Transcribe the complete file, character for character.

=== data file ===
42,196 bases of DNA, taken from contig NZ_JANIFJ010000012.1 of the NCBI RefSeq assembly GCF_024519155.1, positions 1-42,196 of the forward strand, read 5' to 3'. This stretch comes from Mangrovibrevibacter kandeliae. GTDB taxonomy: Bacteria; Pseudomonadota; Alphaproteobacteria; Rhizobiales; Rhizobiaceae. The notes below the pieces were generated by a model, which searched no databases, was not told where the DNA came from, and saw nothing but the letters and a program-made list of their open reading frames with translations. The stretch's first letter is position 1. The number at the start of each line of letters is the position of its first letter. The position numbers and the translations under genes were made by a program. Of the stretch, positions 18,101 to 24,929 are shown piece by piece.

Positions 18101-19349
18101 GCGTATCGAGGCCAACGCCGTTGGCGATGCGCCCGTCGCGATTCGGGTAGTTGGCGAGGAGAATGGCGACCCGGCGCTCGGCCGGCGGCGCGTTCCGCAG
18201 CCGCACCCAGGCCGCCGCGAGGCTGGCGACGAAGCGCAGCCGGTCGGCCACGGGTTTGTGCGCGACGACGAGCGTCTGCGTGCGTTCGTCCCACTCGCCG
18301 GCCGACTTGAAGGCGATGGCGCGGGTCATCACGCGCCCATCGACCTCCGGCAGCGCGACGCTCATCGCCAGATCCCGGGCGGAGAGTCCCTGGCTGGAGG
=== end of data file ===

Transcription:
42,196 bases of DNA, taken from contig NZ_JANIFJ010000012.1 of the NCBI RefSeq assembly GCF_024519155.1, positions 1-42,196 of the forward strand, read 5' to 3'. This stretch comes from Mangrovibrevibacter kandeliae. GTDB taxonomy: Bacteria; Pseudomonadota; Alphaproteobacteria; Rhizobiales; Rhizobiaceae. The notes below the pieces were generated by a model, which searched no databases, was not told where the DNA came from, and saw nothing but the letters and a program-made list of their open reading frames with translations. The stretch's first letter is position 1. The number at the start of each line of letters is the position of its first letter. The position numbers and the translations under genes were made by a program. Of the stretch, positions 18,101 to 24,929 are shown piece by piece.

Positions 18101-19349
18101 GCGTATCGAGGCCAACGCCGTTGGCGATGCGCCCGTCGCGATTCGGGTAGTTGGCGAGGAGAATGGCGACCCGGCGCTCGGCCGGCGGCGCGTTCCGCAG
18201 CCGCACCCAGGCCGCCGCGAGGCTGGCGACGAAGCGCAGCCGGTCGGCCACGGGTTTGTGCGCGACGACGAGCGTCTGCGTGCGTTCGTCCCACTCGCCG
18301 GCCGACTTGAAGGCGATGGCGCGGGTCATCACGCGCCCATCGACCTCCGGCAGCGCGACGCTCATCGCCAGATCCCGGGCGGAGAGTCCCTGGCTGGAGG